Friday, September 28, 2012
The White-Haired Lady on the Ground
Today has been a tough day. I just want it to end. I spent the morning in class. Teaching usually energizes me, but I am dealing now with a personality that presents me a challenge. My initial reaction is to make the problem go away. My more measured response asks me to consider that we are all different and that perhaps there is a lesson here for me to learn. I am attempting to practice tolerance, patience, and compassion for this individual. Still. I have set guidelines for how he may talk to me (“Do NOT yell at me.”), determined where the nearest security phone is, and reviewed procedures for having a student dismissed. Just in case.
I have dragged my butt now to the coffee shop to grade exams. I will have minimal distractions here and welcome the white noise of the lunch date chatter and the dinging oven timer. I sit with my latte and my purple pen, a stack of essay questions spread across the table. Grading is not a part of my job that I especially enjoy. I find it draining. I would much rather lecture, discuss, converse, talk, laugh, interact. I have seriously considered verbal exams. But here I am, nonetheless, doing what I am paid to do, poring through answers that are all the same, question after question, one at a time, to determine if, indeed, the student knows the material, and if, indeed, I have done my job.
Where is all that inner joy I felt the other day? I should have bottled some of that and saved it for times like this. It has been a difficult morning, and I am looking forward to sleeping away some of these negative vibes with a nice long afternoon nap.
As I am making my way through the parking lot, I notice the flashing lights of the emergency vehicles. I slow my car, and as I do, I see the white-haired lady, unconscious on the ground. Or maybe she is dead. She wears green slacks and a purple floral blouse. Her hair looks beauty shop fresh. It is teased and white, reminding me of the days when women visited the salon once a week. She lies on the concrete just outside the local Weight Watchers. She looks like she could have been out with the girls. I attended Weight Watchers meetings at one point in my life. Some of the older ladies do that. They use the two hours once a week as social time, as a reason to get out of the house. They never really lose and never really gain. Was she catching up like this? Or was she meeting her daughter for lunch? Was she looking forward to her time out this morning?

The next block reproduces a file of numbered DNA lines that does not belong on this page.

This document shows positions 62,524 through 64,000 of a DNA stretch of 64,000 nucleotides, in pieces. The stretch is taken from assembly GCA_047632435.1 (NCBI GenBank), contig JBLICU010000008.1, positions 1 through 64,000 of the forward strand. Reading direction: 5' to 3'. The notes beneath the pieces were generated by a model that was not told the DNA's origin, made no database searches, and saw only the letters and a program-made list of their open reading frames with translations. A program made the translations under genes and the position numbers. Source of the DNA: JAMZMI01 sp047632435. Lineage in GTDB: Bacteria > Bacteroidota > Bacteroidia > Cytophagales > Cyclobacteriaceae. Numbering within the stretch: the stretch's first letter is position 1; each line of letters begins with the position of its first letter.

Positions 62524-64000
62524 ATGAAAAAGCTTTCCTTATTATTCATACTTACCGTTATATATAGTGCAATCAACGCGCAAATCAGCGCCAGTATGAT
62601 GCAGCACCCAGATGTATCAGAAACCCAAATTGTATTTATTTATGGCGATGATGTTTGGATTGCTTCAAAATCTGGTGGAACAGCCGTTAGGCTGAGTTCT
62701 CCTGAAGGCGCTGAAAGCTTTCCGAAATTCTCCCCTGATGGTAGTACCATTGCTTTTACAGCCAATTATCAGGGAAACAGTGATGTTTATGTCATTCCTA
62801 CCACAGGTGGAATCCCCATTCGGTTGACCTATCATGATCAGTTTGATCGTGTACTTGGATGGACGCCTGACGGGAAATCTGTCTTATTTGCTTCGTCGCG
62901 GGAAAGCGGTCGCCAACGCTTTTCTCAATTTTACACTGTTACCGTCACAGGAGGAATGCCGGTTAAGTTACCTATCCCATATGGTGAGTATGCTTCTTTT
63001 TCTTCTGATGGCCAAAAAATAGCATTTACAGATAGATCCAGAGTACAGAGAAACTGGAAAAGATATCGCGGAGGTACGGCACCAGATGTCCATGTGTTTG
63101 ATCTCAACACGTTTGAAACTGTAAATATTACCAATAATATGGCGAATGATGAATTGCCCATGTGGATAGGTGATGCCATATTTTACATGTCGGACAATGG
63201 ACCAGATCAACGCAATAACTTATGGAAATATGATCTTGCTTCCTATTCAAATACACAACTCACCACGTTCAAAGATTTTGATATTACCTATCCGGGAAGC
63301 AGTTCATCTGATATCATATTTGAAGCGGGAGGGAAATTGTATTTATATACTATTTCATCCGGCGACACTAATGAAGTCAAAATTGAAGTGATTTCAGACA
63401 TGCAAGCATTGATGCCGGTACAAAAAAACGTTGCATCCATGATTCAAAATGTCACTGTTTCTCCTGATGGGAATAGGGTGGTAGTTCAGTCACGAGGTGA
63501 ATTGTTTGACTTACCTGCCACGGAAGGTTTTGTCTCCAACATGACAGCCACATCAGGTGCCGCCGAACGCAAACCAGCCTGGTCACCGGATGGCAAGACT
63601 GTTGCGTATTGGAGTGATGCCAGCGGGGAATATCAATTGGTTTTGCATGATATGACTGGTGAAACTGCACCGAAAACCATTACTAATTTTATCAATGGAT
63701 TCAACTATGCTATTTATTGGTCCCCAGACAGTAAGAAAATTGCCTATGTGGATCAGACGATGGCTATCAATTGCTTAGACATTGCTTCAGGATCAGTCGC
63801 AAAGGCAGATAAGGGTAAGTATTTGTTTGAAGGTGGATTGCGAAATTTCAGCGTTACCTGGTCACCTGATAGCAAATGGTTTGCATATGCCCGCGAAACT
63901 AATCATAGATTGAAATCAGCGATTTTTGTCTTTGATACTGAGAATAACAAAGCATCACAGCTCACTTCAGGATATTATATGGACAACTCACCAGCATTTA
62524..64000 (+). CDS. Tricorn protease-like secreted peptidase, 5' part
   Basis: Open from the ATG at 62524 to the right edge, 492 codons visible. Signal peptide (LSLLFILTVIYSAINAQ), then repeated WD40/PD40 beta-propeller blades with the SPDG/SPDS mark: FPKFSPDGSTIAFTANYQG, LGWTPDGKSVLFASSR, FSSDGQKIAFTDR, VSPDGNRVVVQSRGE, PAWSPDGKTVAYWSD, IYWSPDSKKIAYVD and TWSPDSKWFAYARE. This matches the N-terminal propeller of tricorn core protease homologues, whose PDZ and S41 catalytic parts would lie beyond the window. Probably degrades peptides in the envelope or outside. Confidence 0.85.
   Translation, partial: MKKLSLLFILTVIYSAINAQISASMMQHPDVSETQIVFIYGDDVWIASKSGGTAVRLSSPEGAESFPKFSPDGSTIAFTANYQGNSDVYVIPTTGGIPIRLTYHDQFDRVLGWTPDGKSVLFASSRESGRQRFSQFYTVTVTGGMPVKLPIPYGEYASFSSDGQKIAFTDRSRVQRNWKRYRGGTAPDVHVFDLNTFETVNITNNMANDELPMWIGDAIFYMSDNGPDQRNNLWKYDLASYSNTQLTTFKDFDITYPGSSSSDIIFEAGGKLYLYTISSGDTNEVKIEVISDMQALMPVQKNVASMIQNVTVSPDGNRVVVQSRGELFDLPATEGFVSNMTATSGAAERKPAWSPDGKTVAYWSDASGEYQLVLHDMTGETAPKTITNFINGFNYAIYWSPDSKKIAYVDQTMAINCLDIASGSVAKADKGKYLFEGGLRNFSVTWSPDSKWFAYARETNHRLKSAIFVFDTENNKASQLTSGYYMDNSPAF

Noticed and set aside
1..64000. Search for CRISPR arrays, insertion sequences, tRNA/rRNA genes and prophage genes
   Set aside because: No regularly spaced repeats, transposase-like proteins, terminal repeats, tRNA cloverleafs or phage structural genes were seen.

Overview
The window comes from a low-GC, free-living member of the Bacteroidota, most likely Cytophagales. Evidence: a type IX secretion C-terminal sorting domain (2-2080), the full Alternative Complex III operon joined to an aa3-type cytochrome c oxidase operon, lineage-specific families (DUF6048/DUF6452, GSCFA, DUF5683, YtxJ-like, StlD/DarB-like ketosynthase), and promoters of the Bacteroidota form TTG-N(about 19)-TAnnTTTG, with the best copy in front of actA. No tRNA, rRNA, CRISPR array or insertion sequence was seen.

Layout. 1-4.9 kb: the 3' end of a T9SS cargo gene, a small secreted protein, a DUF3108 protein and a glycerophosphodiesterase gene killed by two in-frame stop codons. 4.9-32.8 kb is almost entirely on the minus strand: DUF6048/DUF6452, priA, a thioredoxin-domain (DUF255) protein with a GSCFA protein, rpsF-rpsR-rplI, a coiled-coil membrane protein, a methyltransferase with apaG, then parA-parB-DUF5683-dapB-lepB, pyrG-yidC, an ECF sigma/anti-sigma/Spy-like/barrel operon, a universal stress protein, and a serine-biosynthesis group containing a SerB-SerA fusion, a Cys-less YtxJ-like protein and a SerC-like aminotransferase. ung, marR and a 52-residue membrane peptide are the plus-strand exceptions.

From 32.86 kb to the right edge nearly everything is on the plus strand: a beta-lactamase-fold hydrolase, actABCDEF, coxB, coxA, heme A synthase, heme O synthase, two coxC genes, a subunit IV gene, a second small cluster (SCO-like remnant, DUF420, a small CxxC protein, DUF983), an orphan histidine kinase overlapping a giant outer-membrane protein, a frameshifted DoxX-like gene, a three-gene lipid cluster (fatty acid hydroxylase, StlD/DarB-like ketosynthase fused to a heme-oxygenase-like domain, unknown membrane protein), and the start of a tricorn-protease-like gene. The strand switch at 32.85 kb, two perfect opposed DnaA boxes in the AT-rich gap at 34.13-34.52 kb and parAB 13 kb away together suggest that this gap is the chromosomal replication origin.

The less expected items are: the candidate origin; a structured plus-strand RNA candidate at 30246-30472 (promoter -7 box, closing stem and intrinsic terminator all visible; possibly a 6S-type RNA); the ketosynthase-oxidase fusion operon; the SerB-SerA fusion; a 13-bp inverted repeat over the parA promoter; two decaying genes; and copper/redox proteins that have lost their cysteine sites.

And why is she unconscious on the ground? Was she hit by the young woman in the black Pontiac? The car is at an angle, turning into the lane where I see the woman. Very possibly the unconscious woman was hit. Or did the young woman turn into the lane to see the white-haired lady already on the ground? Did the older woman’s body fail her? Did her heart give? Is she dead? Am I looking at the end of a life? Or the hope that life is still there? The medics are placing something under her body. I assume they are preparing to lift her onto a stretcher and into the ambulance. This just happened. Had I left any earlier I would have seen the answers to my questions. Had I left earlier than that, I would not have seen anything at all.
I try to move along, careful not to cause a second accident while staring at the first. I creep slowly through and make my way home.
Was she having a good morning? Or, like me, a bad day? Were the last words she heard the “Have a good day, and see you next week” coming from her meeting leader? I cannot get this woman out of my head. I may have just witnessed the end of a life. It happens like that. One minute you stand on a scale in front of the receptionist for your weekly weigh in, careful to take off every bit of clothing publicly acceptable so as to get the lowest read. The next you are on the ground being lifted into an ambulance, fighting for your life, or saying goodbye to it.
I rethink my day.
Yes, it has been stressful, but I am breathing. I have enjoyed the company of students who make me smile. I have spent my morning at a job I love, a job that brings me joy, a job in which I have opportunity to positively impact the lives of others. And, yes, I had exams to grade, but I did so in the comfort of a warm and inviting coffee shop with baristas who know me by name, who know my drink, who chat me up and make me laugh. I was comfortable. I was warm.
How did I leave the last person I saw? I must think on this. It is suddenly very important. Was I kind? Did I smile? Did I make a point to lift up his day? I was asking about a new e-reader. “Nice Christmas present idea.” Those were my last words. What if those were the last he heard? I didn’t wish him a great day. I didn’t thank him for answering my questions. What if those are the last words he ever hears?